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There are so many methods for achieving this,so we will first use the most convenient:the one which works with portage

Others methods are reserved to others situation who the main problem is not(only) the processor power and so the compilation time(for example to port Gentoo to a system that can't boot on cd,network...) there are interesting too because theses devices could also need compiling from another computer once the system is functional

It is possible to compile gentoo for old x86 system (pentium pro 200MHz with very little ram) using a x86_64 pc running gentoo. It is not possible other way - to build a 64bit system on 32bit box. It's because you try to use just compiled 64bit binaries which the 32bit box isn't able to run.

I managed to build the system in chroot. I just went through the handbook using 64bit-gentoo in place of live-cd system.

You need to set up CHOST and CFLAGS for your target platform (don't change CHOST when you use stage2 or 3, still - get stages for target platform). For me it was:

# CHOST="i686-pc-linux-gnu"
# CFLAGS="-march=pentiumpro -Os -momit-frame-pointer -pipe" 

You still need to partition disks and make filesystems on the old machine with a live-cd or other linux system.

I don't know why, but I couldn't force

make menuconfig

to allow me set x86 arch. I configured and build the kernel on standard x86 system.

FIX: to compile kernel for i386 on x86_64 just append ARCH=i386 when you configure and compile your kernel:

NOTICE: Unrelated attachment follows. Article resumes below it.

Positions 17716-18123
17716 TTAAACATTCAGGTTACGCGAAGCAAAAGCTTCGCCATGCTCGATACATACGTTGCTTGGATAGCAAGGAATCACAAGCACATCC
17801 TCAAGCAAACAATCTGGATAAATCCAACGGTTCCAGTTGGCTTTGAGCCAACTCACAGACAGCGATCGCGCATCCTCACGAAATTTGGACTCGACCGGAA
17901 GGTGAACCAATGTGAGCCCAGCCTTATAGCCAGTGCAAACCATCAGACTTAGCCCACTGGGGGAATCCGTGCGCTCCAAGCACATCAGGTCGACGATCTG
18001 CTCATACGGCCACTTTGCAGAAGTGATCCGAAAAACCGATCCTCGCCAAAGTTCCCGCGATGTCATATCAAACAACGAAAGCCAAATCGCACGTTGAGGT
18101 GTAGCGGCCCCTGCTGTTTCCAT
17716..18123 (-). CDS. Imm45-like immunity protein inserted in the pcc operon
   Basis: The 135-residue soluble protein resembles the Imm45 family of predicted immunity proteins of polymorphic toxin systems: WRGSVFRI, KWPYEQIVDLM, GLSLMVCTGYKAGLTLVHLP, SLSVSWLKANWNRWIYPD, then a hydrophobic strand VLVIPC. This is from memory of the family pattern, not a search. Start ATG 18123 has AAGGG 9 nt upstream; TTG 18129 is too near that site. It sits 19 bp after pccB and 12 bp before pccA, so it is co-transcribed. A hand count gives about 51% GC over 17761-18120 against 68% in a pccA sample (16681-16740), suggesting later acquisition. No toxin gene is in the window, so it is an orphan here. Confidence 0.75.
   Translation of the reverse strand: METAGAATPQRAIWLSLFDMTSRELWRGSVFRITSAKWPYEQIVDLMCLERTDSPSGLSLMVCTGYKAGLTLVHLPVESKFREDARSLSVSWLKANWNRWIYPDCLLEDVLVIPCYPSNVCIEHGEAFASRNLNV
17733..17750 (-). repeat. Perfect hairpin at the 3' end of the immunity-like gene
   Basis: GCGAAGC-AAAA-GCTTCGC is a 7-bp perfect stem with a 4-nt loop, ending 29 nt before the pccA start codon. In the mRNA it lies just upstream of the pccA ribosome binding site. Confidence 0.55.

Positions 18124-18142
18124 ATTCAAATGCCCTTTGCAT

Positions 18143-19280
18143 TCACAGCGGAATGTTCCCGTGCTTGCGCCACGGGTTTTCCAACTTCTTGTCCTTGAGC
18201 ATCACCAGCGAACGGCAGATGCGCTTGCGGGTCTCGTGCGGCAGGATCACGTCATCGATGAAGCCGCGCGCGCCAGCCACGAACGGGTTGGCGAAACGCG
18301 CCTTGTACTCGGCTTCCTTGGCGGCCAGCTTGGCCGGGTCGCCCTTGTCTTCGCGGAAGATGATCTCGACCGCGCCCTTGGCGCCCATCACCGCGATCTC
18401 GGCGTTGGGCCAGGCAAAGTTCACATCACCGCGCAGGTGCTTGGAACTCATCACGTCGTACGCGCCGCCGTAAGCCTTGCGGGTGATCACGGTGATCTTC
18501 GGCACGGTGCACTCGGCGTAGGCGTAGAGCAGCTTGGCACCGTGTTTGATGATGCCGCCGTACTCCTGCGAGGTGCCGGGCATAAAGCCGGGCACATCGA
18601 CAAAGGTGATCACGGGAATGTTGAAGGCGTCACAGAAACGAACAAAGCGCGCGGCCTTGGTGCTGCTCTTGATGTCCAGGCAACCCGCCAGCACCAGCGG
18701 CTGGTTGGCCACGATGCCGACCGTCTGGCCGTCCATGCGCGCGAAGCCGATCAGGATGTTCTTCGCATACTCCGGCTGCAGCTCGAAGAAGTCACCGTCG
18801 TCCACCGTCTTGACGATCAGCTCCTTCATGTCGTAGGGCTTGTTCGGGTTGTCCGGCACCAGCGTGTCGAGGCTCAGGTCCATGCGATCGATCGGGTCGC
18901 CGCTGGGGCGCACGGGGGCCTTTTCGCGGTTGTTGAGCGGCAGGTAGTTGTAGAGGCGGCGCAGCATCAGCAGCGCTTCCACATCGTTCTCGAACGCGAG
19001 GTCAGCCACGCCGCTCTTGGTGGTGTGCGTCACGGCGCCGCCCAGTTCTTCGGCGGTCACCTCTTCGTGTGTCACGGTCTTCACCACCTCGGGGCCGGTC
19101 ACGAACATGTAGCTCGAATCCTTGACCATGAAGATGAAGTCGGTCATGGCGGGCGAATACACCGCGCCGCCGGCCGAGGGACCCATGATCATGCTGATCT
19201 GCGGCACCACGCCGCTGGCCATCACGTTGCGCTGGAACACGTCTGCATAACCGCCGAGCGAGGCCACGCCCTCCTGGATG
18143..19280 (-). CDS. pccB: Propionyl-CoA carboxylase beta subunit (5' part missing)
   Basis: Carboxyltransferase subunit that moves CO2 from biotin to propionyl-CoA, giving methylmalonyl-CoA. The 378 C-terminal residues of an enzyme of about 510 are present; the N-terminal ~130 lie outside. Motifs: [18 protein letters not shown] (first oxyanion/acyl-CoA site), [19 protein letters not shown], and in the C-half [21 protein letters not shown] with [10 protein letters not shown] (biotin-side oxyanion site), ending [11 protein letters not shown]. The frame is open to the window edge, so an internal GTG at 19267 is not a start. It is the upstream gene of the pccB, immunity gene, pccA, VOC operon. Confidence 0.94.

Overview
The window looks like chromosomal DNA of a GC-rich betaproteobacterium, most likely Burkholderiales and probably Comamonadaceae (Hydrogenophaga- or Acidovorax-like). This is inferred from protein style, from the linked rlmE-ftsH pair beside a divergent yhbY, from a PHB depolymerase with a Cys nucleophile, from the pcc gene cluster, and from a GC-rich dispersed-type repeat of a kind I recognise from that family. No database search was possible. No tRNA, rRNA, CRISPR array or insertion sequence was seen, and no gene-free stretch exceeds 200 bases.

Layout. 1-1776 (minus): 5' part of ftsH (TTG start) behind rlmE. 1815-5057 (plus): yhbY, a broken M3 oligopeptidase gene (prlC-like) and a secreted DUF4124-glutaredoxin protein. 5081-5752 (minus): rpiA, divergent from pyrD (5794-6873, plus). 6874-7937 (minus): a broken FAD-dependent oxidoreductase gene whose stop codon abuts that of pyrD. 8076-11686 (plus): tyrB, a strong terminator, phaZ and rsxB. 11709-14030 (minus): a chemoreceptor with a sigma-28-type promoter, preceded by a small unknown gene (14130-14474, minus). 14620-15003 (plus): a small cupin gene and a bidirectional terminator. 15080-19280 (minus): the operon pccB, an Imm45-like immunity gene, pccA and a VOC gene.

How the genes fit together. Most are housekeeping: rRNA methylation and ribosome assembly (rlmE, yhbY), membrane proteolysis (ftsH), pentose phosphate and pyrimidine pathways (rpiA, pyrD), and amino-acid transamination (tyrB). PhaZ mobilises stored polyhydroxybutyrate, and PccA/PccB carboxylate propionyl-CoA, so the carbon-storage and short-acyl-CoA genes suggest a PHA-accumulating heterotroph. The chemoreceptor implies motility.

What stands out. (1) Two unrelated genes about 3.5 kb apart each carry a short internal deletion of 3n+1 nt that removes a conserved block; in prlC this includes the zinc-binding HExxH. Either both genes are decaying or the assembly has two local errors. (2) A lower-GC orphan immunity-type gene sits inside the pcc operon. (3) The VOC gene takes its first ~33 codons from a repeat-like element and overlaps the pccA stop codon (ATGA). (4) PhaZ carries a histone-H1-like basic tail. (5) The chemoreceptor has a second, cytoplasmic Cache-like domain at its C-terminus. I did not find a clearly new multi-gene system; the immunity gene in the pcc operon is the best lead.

make menuconfig ARCH=i386
make clean dep modules modules_install bzImage ARCH=i386
cp arch/i386/boot/bzImage /boot/vmlinuz

I coppied the ready system to the old pc with:

# cd /your/new/gentoo
# echo "/sys/*" >> tar_exclusions
# echo "/var/run/*" >> tar_exclusions
# echo "/tmp/*" >> tar_exclusions
# echo "/proc/*" >> tar_exclusions
# tar -C /your/new/gentoo -X tar_exclusions --preserve -cf ../gentoo.tar .
## you can add -v for verbose or -j / -z for compression
# scp [-P ssh_port]  ../gentoo.tar user@dest_pc:

and on the destination pc: prepare the disks and untar the system

# tar -C /your/new/system --preserve -xf ~user/gentoo.tar 

Now you can chroot. Get the kernel and its sources from the machine where you build it, install modules. Configure bootloader and reboot. You are now working on your brand new Gentoo.

The system should be working now, but I noticed a problem - I couldn't compile anything. It seemed that C preprocessor nor gcc works (usually configure said that /lib/cpp fails sanity check). I don't know why, but copying (chroot_dir)/usr/include from the box where all compilation took place to the old box helped.

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Last modified: Wed, 10 Sep 2008 06:19:00 +0000 Hits: 16,166